FIG. 6 illustrates still another embodiment of the invention in the form of a side branch muffler 86 particularly suited for use in piston engine aircraft. As in previous embodiments, the muffler 86 includes a central main pipe 87 having an inlet end 88 and an exhaust or outlet end 89. Constructed around the main pipe 87 is a side branch 91 open at both ends. The side branch 91 has several concentric acoustic path sections 92 a-f formed in a manner similar to those described in connection with FIG. 5. In this arrangement, by contrast, an upstream entrance 93 of the side branch, formed by a circumferentially continuous slot 94 in the main pipe is remote from the engine or upstream side of the main pipe represented by the inlet end 88. The path sections 92 a-f are folded over one another, again to axially shorten the main envelope of the muffler 86.

The acoustic path sections 92 a-f are formed between concentric cylindrical tubes or pipes 96 a-f (and between the inner tube 96 a and main pipe 88) and annular radial walls 97-99. The tubes 96 and walls 97 are welded or otherwise joined together in a fluid tight manner. The inner tubes 96 a-96 e have one of their ends spaced from an adjacent wall 97 or 98 to form gaps or slots 101 to permit fluid communication between adjacent acoustic path sections. The side branch acoustic path includes an extension 102 formed by a cylindrical tube or pipe 103 concentric with the main pipe 87. The extended tube 103 communicates with other portions of the acoustic path 92 through a space 104 between the radial walls 88 and 99. An end 106 of the side branch 91 is preferably arranged so that it is coplanar or nearly coplanar with the exhaust end 89 of the main pipe 87. The length of the side branch 91, the sum of the acoustic sections 92 a-f, 104 and 103 is selected to tune out the loudest frequency or narrow band of frequencies developed by the internal combustion engine as measured in the passenger compartment, cabin of the airplane or on the ground during flyover test. This measurement as in other cases described herein, is taken by operating the engine with a simple straight pipe, i.e. an exhaust pipe without any muffler. The components of the muffler 86 are preferably made of titanium or other high temperature resistant material such as INCONEL X to take advantage of the weight, strength and corrosion resistance of these material.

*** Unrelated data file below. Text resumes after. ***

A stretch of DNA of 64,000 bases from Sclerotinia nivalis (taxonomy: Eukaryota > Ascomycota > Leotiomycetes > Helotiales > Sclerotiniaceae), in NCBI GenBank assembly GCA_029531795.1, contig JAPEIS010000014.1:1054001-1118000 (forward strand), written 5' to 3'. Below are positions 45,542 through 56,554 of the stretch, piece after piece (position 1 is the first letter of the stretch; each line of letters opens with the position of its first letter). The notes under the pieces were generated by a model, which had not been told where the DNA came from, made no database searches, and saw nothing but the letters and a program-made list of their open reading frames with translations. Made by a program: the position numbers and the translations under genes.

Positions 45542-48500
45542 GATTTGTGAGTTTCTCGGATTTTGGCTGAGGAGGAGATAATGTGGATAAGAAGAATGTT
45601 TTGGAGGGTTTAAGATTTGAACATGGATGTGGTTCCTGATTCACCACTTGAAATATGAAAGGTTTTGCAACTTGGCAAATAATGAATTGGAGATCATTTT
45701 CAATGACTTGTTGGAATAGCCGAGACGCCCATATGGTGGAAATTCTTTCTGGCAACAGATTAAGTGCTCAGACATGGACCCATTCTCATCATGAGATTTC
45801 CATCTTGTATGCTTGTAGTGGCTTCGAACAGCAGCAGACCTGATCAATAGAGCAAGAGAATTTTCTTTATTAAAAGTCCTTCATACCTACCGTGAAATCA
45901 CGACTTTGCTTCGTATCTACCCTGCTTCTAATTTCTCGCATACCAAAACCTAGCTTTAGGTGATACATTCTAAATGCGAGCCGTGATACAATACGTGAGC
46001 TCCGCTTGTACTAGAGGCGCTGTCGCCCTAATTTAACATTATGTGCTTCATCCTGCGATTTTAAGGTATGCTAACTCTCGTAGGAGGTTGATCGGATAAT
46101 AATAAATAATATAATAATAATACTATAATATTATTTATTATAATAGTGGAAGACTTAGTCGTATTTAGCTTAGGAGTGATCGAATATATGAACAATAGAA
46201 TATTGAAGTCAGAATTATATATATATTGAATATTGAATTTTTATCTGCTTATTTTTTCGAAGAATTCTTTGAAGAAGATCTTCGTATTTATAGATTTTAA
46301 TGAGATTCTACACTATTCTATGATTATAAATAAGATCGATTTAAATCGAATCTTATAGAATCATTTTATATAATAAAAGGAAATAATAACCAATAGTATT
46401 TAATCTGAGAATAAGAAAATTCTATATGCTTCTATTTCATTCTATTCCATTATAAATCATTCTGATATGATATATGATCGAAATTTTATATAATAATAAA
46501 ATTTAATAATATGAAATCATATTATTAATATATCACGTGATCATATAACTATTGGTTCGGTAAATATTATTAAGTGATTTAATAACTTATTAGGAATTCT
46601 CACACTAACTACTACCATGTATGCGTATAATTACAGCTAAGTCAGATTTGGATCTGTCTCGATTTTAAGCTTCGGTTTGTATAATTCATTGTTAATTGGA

Referring now to FIG. 7, there is shown another embodiment of the invention. A motor vehicle diagrammatically indicated at 110 such as a passenger car or truck has an internal combustion engine 111 adjacent its front 112 and an exhaust system 113 coupled to the engine 111. The exhaust system 113 includes a main pipe 114 and a side branch muffler pipe 116. Both the main pipe 114 and side branch muffler pipe 116 terminate adjacent a rear 117 of the vehicle. The side branch pipe is open at an end 118 to the main pipe 114 through a side opening 119 and is open at a rear end 121. The side branch 116 runs closely parallel to the main pipe 114. The length of the side branch 116, as in earlier embodiments, is tuned to reduce the loudest frequency or narrow band of frequencies as measured in the passenger compartment of the vehicle first using a straight pipe without a muffler. The operation of the side branch muffler 116 is essentially the same as that described above in connection with other embodiments of the invention. Wave fronts of sound pressure waves are reflected back from the remote open end 121 to the open end 118 at the main pipe 114 to attenuate successive pressure waves. The side branch 116 has a cross-sectional area preferably the same as or similar, i.e. at least 70%, of the area of the main pipe 114.